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The Flipped Classroom Defined

The Flipped Classroom Defined

Related:  Psychology of Learning

How the Flipped Classroom Is Radically Transforming Learning Editor's Note:Posts about the flipped class on The Daily Riff beginning in January 2011 have generated over 240,000 views to-date - thanks contributors and readers . . . See our other links related to the flipped class below this guest post. Since this post was written, Bergmann and Sams have released their book, Flip your Classroom: Reach Every Student in Every Class Every Day. Do check it out. - C.J. UDL and The Flipped Classroom: The Full Picture In response to all of the attention given to the flipped classroom, I proposed The Flipped Classroom: The Full Picture and The Flipped Classroom: The Full Picture for Higher Education in which the viewing of videos (often discussed on the primary focus of the flipped classroom) becomes a part of a larger cycle of learning based on an experiential cycle of learning. Universal Design for Learning has also been in the news lately as a new report Universal Design for Learning (UDL): Initiatives on the Move was released by the National Center on UDL, May, 2012. This post describes the principles of Universal Design for Learning and how they naturally occur when a full cycle of learning, including ideas related to the flipped classroom, are used within the instructional process.

The Flipped Classroom Model: A Full Picture Due to Khan Academy’s popularity, the idea of the flipped classroom has gained press and credibility within education circles. Briefly, the Flipped Classroom as described by Jonathan Martin is: Flip your instruction so that students watch and listen to your lectures… for homework, and then use your precious class-time for what previously, often, was done in homework: tackling difficult problems, working in groups, researching, collaborating, crafting and creating. Isaac Asimov on the Thrill of Lifelong Learning, Science vs. Religion, and the Role of Science Fiction in Advancing Society by Maria Popova “It’s insulting to imply that only a system of rewards and punishments can keep you a decent human being.” Isaac Asimov was an extraordinary mind and spirit — the author of more than 400 science and science fiction books and a tireless advocate of space exploration, he also took great joy in the humanities (and once annotated Lord Byron’s epic poem “Don Juan”), championed humanism over religion, and celebrated the human spirit itself (he even wrote young Carl Sagan fan mail).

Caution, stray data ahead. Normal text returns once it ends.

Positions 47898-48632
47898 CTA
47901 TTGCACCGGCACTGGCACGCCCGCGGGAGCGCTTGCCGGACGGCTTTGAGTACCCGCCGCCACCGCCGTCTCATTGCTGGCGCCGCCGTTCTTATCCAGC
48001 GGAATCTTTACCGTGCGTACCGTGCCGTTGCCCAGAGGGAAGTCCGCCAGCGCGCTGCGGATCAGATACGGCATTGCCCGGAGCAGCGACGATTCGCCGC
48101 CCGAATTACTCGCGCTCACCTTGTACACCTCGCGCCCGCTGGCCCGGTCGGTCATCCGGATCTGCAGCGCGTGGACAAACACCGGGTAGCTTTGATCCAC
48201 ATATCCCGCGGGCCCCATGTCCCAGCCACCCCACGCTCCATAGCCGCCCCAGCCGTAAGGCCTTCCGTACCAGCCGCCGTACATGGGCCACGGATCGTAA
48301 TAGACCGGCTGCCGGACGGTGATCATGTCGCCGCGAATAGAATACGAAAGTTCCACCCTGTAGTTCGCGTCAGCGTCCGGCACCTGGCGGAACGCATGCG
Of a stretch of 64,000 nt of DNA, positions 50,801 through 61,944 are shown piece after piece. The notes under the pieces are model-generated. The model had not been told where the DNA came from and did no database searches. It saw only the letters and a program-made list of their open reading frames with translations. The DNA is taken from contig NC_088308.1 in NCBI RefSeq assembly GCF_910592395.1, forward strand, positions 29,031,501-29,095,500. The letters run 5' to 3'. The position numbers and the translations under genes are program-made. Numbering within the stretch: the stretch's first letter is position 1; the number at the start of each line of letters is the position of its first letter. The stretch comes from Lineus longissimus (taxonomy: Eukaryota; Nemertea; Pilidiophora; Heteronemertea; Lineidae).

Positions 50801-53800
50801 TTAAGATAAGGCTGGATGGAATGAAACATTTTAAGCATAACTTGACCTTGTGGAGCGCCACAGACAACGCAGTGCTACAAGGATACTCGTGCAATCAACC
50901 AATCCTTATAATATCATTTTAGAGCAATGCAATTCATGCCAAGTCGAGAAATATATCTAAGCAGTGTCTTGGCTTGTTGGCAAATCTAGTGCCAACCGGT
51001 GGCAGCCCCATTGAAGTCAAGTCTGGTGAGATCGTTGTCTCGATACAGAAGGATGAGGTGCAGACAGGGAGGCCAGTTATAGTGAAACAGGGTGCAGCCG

À la découverte de la pédagogie inversée: le pourquoi « Annick Arsenault Carter Comment se fait-il que certaines régions du Monde parlent de classe inversée depuis déjà deux ans et que j’en ai seulement fait connaissance il y a quelques mois? Vous la connaissez? Si vous lisez ce billet, il y a de fortes chances que vous êtes familiers ou familières avec celle-ci et/ou que vous cherchez, tout comme moi, à la comprendre davantage.

Awesome Chart Comparing Traditional Versus 21st Century Learning February 4, 2015 In his classic book “Education and Experience” John Dewey talks about the dichotomy between traditional and progressive forms of education saying that such a dichotomy polarizes discussions around educational matters. Dewey, instead, argued for an experience-based model that builds on the drawbacks and strengths of both models to form a holistic conceptualization of what a student-centred education should be like. Today, as I stumbled upon this beautiful chart on Mindhsift’s Facebook page I could not help but connect it to Dewey’s discussion of experiential and progressive learning. What in the chart is labelled 21st century learner is in fact the kind of learner Dewey theorized in his work more than half a century ago.